HD-PTP Is a Catalytically Inactive Tyrosine Phosphatase Due to a Conserved Divergence in Its Phosphatase Domain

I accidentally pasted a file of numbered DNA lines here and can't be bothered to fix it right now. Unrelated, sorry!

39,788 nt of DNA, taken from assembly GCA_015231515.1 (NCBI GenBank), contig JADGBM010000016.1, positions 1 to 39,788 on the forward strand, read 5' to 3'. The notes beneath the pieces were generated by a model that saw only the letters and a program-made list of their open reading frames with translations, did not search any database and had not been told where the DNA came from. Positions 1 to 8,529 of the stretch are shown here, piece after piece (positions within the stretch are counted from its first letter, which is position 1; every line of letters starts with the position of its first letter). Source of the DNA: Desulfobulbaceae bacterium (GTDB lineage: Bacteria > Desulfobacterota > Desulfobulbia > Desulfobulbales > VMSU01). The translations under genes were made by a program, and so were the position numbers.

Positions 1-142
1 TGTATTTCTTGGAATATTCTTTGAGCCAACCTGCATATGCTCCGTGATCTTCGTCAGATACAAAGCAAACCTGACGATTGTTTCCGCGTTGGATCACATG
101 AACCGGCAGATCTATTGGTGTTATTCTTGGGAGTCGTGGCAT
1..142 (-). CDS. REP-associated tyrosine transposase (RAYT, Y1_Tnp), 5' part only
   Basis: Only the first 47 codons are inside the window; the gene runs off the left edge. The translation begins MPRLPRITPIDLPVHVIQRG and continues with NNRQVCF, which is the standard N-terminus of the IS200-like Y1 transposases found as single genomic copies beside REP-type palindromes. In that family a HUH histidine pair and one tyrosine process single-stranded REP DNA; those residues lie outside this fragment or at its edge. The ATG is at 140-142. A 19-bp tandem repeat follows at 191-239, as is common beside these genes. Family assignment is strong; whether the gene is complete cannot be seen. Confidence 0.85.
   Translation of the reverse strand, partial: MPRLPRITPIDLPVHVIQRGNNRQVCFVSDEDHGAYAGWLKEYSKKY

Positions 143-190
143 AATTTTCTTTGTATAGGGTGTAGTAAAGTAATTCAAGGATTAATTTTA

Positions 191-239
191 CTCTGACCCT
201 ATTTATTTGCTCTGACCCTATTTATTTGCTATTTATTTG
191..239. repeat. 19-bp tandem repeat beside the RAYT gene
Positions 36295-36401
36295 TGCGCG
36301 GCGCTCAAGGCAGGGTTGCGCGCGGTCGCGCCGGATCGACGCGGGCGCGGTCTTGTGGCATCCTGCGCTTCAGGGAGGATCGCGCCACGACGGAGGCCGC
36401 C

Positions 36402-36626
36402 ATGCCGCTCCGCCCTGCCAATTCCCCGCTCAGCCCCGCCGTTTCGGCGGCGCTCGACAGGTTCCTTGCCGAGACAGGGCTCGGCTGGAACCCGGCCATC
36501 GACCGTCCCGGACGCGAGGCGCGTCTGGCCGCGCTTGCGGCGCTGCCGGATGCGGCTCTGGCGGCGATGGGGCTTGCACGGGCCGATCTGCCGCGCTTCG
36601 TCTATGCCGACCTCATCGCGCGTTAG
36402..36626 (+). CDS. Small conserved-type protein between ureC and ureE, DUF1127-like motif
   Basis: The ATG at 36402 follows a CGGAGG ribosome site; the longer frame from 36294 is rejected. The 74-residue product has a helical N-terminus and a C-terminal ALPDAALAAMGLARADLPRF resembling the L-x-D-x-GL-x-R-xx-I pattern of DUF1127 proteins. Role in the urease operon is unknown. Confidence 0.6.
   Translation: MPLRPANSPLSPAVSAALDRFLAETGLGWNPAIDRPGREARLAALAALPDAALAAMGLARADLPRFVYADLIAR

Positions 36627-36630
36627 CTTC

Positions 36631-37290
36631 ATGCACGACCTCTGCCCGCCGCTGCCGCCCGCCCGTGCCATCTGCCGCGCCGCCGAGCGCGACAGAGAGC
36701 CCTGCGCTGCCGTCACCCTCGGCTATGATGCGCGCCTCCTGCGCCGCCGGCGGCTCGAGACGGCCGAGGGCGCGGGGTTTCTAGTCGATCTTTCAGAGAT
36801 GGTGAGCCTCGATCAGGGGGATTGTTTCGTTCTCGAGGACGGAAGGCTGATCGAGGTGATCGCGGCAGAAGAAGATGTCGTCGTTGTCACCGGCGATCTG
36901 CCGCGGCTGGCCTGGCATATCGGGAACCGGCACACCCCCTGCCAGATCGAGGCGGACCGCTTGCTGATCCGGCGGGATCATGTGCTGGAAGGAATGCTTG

To investigate a potential role of protein-tyrosine phosphatases (PTPases) in myocardial growth and signaling, a degenerate primer-based reverse transcription-polymerase chain reaction approach was used to isolate cDNAs for proteins that contain a PTPase catalytic domain. Among the 16 cDNA clones isolated by reverse transcription-polymerase chain reaction from total neonatal rat cardiomyocyte RNA, one, designated PTP-TD14, was unique. Subsequent isolation and sequencing of a full-length PTP-TD14 cDNA confirmed that it encodes a novel 164-kDa protein, p164(PTP-TD14). The C-terminal region contains the PTP-like domain, whereas the N-terminal region shows no homology to any known mammalian protein. However, this region is homologous to a yeast protein, BRO1, that is involved in the mitogen-activated protein kinase signaling pathway. Like BRO1, p164(PTP-TD14) contains a proline-rich region with two putative SH3-domain binding sites. By Northern blot analysis, PTP-TD14 is expressed as a 5.3-kilobase pair transcript, not only in neonatal heart but also in many adult rat tissues. When expressed in either COS-7 or NIH-3T3 cells, p164(PTP-TD14) localizes to the cytoplasm in association with vesicle-like structures. Expression of p164(PTP-TD14) in NIH-3T3 cells inhibits Ha-ras-mediated transformation more than 3-fold. This inhibitory activity is localized to the C-terminal PTPase homology domain, since no inhibition of Ha-ras-mediated focus formation was observed with a PTP-TD14 mutant, in which the putative catalytic activity was presumably inactivated by a point mutation. These findings indicate that PTP-TD14 encodes a novel protein that may be critically involved in regulating Ha-ras-dependent cell growth.